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Busia Governor Sospeter Ojaamong. [File, Standard]
The 2022 succession for Busia governor’s seat is turning out to be a battle between two dominant communities.

The Luhya are demanding that the Teso should not field a candidate for the seat when Governor Sospeter Ojaamong’ who is a Teso exits. But the Teso are hearing none of that and have insisted that it is their democratic right to field a candidate for the top seat in the next General Election.

Nambale MP Sakwa Bunyasi and Matayos’ Geoffrey Odanga have publicly asked the Teso to respect a pact they claim was made in 2013 that Mr Ojaamong should serve for two terms then in 2022 the Luhyas will produce the governor.

Mr Odanga explained that is has been the tradition since the time of local government that the two produced mayors in succession. “We agree our brothers from Teso have a democratic right of vying but there is also need to respect the agreement, Ojaamong has led the county for two terms, it would be unfair for the Teso to field a candidate in 2022,” he said.

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Matayos MP said the Luhya will have themselves to blame if they fail to strategise to capture the governorship in the subsequent elections.

“The idea of having many aspirants from Luhya side cost us in the last General Election, if we repeat that we shall have to blame ourselves,” said Odanga said, and advised the community to rally behind one candidate to increase the chances of defeating the Teso.

“I am ready to forfeit my ambitions if a serious and popular candidate emerges otherwise we are likely to miss the top county seat,”  Odanga said.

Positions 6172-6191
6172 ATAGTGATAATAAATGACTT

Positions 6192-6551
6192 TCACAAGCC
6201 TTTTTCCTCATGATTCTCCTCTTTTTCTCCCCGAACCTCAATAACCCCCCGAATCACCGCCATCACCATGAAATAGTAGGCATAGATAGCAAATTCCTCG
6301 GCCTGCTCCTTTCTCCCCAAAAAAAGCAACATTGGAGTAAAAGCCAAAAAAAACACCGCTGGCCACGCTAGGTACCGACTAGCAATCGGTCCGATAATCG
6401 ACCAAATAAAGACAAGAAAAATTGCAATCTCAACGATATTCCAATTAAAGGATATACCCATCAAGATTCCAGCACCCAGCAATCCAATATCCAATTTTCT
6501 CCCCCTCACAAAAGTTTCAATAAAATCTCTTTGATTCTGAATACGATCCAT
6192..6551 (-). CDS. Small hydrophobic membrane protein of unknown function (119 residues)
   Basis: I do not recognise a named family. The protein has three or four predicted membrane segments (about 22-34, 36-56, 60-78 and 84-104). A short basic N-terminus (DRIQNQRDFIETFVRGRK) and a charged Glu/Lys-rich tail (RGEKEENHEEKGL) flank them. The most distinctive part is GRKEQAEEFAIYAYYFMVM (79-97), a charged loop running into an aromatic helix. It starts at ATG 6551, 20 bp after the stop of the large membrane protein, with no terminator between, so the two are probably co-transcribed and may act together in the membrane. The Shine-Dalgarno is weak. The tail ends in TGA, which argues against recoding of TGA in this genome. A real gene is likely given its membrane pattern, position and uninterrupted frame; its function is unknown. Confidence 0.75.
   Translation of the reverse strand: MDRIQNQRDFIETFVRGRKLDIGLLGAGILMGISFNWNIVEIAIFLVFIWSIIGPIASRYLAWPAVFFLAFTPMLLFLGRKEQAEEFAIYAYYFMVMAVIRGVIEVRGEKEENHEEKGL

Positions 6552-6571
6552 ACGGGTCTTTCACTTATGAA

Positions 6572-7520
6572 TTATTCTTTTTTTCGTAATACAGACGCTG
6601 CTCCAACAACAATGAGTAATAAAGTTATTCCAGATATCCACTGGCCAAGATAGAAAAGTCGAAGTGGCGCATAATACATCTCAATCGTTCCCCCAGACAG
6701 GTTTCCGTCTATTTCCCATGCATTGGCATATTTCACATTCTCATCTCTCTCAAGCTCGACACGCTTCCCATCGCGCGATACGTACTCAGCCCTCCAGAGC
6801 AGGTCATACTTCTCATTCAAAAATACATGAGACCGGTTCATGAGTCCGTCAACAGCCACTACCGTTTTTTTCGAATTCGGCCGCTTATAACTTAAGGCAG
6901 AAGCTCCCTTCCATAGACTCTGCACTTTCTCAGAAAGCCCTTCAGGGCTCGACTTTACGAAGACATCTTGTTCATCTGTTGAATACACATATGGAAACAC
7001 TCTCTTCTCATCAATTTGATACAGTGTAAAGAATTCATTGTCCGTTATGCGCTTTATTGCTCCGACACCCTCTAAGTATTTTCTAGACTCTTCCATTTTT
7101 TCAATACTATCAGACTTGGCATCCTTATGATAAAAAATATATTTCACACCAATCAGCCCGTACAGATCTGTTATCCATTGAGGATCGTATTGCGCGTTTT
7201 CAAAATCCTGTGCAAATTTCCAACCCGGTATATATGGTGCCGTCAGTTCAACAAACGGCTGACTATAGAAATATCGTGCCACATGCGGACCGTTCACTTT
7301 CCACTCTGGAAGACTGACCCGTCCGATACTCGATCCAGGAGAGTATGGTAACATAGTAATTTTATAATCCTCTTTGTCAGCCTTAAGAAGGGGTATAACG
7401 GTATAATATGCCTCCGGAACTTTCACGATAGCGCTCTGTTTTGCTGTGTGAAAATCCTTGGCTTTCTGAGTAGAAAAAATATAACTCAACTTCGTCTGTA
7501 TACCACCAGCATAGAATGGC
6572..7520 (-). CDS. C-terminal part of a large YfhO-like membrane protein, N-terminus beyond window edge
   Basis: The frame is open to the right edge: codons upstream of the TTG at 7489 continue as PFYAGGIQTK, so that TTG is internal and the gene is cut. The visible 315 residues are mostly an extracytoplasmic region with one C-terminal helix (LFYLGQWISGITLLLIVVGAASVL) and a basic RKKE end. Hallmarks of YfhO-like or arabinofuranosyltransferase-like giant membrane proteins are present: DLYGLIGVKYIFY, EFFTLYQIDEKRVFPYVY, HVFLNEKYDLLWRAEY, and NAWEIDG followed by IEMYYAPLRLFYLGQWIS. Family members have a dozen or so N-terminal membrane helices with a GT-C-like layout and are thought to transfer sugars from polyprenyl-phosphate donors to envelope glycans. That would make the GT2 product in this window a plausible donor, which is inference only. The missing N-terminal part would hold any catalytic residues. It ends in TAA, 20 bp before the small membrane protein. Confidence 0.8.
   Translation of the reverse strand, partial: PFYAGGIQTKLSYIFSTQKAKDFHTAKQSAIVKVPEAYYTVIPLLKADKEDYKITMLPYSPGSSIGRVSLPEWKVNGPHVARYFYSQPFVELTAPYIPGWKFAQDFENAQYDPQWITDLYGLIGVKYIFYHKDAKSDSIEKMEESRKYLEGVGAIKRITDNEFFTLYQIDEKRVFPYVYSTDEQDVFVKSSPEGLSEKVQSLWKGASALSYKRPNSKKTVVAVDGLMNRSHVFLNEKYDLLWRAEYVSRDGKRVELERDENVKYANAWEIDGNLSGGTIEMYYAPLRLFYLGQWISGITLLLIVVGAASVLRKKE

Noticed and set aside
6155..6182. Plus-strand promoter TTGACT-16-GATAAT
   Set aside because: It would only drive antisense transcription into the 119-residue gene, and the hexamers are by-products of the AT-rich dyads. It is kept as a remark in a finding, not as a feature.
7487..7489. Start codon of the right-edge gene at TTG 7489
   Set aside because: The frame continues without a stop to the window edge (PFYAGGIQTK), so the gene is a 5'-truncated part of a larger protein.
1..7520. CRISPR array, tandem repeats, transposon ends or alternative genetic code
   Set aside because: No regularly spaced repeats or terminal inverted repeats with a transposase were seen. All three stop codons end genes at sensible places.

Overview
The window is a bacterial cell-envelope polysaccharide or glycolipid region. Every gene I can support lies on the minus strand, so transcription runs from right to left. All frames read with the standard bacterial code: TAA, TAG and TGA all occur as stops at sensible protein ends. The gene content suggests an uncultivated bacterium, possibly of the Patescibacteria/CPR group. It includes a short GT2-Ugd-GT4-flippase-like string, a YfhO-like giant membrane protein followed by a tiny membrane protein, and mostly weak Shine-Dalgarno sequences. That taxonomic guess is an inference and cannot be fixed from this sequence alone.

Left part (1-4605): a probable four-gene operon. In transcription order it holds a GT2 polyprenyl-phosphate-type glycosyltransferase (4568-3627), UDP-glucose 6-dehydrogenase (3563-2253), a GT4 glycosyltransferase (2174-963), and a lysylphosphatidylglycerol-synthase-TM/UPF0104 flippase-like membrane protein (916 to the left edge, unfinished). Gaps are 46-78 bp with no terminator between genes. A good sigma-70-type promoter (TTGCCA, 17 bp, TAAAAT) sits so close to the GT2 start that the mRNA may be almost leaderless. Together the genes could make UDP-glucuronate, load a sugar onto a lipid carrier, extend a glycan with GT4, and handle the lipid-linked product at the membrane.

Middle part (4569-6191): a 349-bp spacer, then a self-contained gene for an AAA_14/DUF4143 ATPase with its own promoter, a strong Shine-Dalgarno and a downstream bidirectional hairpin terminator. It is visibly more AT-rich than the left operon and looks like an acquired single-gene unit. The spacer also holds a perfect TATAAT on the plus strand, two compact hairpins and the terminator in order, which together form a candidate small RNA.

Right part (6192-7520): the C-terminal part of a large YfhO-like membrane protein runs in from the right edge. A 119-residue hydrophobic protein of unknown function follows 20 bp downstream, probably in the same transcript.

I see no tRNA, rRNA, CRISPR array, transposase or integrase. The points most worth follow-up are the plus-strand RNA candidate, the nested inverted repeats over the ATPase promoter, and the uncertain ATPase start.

Bunyasi insisted that the MoU must be honoured and warned Luhya politicians against engaging in supremacy battles. “We have to mean business if we truly want to have a governor from Luhya side if Teso region insists on supporting their own for governor again,” he said.

But Vincent Sidai, the former gubernatorial aspirant from Teso South and Oku Kaunya, the Teso North MP, denied claims of an MoU between the Luhya and Teso before or after the 2013 elections.

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“There was no agreement and there has never been one. If there was any MoU that was signed then it be made public for everyone to see,” he said.

He explained that if at all the agreement existed, the incumbent would have sailed through without facing stiff competition from former Funyula MP Paul Otuoma in 2017.

Mr Sidai has exuded confidence that he will succeed Ojaamong in 2022.

“Even in 2022 there will be many aspirants and the best man will win the race and the best man is none other than me because I gave Ojaamong a run for his money in 2013 and I mean well for the people of Busia,” Sidai said.

Teso North MP Kaunya said: “Political debts do not exist but people from a certain community can sit down and agree what they want and as far as I am concerned, there was no any agreement between the two sub-tribes.”

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While on a tour of Butula where his deputy Moses Mulomi comes from, Ojaamong promised to return the favour for the support the Marachi gave him.

However, there are claims that the governor is torn between supporting his deputy or Woman Representative Florence Mutua. Ojaamong and Ms Mutua enjoy a good working relationship, raising speculation that he could back her to succeed him.

So far, Luhya leaders who have shown interest in the governorship are Deputy Governor Mulomi, Mutua, Bunyasi, Odanga and Agricultural Finance Corporation Managing Director Lucas Meso.

Former Minister Philip Masinde dismissed the debate about the MoU and said the two tribes should back a development conscious leader to take over from Ojaamong.

“We should be talking about a person who can take Busia to greater heights but not a tribe pushing that it must have a candidate for governor in 2022,” Masinde said.

He said he was not privy to the said MoU but admitted that indeed politicians from the Luhya and Teso agreed in 2013 to back Ojaamong.

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Busia governor Geoffrey Odanga Ojaamong
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